"Every person deserves to be recognized in their full humanity and treated with decency and fairness. I am so proud for Hillsborough to join local governments across the state to protect all those within our jurisdictions to ensure the rights of everyone who lives, works, and plays in our communities," said Hillsborough Mayor Jenn Weaver.
Town Commissioner Matt Hughes spearheaded the effort.
"It's very important to me as a member of the LGBTQ community," said Hughes. "Growing up I didn't even know that I could even hold the office that I hold because of the fact that I was LGBTQ. Could someone see voting for a young gay biracial guy?"
Under the new law, LGBTQ workers would be protected from employment discrimination and intolerance when patronizing restaurants, hotels, and shops.
Violators could be charged with a misdemeanor and get slapped with $500 fine.
"I think that is very important because when you violate someone's civil rights it definitely needs to come with a steep penalty," said Hughes.
Hillsborough's proposed antidiscrimination ordinance comes after a provision of 2017's House Bill 142 expired.
Local cities and towns can now adopt their own protections.
The General Assembly still controls potential regulations over multi-use bathrooms and locker rooms.
This week in Chapel Hill and Carrboro, gay elected leaders are proposing similar protections.
Chapel Hill resident Lee Storrow says the proposed ordinance is putting members of his community at ease.
"I think there is a lot of excitement and energy about what's about to happen this week," said Storrow, who works for the North Carolina AIDS Action Network, based in Chapel Hill.
"In my professional work-working on behalf of folks having HIV and living with HIV-they are concerned about discrimination living with HIV, about being Trans or Gay or Bisexual, and some based on race. And the intersection of all three of those."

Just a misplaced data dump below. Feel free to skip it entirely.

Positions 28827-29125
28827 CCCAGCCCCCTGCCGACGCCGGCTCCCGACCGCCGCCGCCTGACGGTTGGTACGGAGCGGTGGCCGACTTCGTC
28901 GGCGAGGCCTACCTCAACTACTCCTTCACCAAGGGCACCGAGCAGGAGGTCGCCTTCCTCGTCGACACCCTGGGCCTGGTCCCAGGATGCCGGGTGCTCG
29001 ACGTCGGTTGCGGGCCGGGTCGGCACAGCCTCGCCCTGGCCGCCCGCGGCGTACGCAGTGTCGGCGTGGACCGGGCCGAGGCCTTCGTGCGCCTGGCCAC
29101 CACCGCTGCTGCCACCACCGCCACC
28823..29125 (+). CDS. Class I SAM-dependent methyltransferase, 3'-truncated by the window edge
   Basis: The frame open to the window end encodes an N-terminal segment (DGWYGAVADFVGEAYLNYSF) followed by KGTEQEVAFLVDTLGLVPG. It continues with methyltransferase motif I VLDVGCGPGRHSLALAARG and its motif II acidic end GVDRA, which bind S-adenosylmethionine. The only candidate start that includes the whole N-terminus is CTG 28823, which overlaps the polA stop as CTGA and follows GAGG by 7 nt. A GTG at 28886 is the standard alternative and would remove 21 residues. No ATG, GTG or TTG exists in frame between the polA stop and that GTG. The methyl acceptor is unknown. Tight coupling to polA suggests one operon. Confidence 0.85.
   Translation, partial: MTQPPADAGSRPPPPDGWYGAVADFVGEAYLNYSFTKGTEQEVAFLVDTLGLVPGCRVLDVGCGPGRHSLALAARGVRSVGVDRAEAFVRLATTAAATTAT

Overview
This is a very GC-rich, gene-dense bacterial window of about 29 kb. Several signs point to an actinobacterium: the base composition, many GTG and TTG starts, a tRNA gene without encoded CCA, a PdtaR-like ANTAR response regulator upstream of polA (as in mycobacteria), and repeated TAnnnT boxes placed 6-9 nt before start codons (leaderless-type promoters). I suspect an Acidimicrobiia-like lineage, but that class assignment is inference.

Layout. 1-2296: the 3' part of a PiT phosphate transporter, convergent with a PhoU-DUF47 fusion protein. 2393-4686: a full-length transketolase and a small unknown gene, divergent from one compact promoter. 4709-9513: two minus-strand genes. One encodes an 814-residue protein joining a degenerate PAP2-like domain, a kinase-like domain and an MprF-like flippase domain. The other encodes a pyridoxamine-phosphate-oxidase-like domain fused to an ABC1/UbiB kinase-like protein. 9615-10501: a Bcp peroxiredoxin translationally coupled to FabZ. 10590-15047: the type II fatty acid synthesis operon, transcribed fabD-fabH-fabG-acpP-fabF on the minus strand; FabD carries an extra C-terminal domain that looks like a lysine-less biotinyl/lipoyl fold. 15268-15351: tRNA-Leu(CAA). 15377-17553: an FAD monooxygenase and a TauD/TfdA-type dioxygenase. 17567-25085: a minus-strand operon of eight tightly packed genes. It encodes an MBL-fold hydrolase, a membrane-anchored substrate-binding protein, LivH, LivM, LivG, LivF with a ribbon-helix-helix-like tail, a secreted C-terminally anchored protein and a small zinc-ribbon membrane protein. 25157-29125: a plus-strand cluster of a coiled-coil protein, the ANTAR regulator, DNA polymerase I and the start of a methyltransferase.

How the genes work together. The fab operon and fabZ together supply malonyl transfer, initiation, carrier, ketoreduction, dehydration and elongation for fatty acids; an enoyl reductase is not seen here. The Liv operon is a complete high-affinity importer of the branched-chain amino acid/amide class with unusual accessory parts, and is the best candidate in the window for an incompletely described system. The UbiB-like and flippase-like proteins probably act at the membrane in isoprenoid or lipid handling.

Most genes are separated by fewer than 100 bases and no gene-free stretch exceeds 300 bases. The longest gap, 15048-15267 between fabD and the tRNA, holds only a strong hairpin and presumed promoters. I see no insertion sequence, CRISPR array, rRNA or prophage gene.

Equality NC says it's hoping other elected leaders, including state and federal, follow suit -- calling the situation a matter of life or death.
"North Carolinians have been ready for nondiscrimination protections for a long time. Without them, LGBTQ North Carolinians, particularly Black, Brown, trans and gender-nonconforming folks, face harassment and violence on a daily basis," said Kendra R. Johnson, executive director.
Campaign for Southern Equality released this statement:
"We're grateful that these North Carolina communities are taking the lead on LGBTQ nondiscrimination protections and showing how it's possible to create a state where everyone can thrive. After such a divisive start to the year - with violent unrest at the U.S. Capitol and persistent attacks on our democratic institutions from our outgoing president - it's inspiring to see our elected leaders coming together to consider policies that tangibly improve residents' lives. This will make an immediate difference in the lives of LGBTQ people, from youth to elders, who call these communities home."
Leaders in Chapel Hill and Carrboro meet Tuesday and Wednesday to discuss their ordinances.
On Tuesday, January 19, elected officials from the Orange County Commission and Durham City Council will consider similar protections.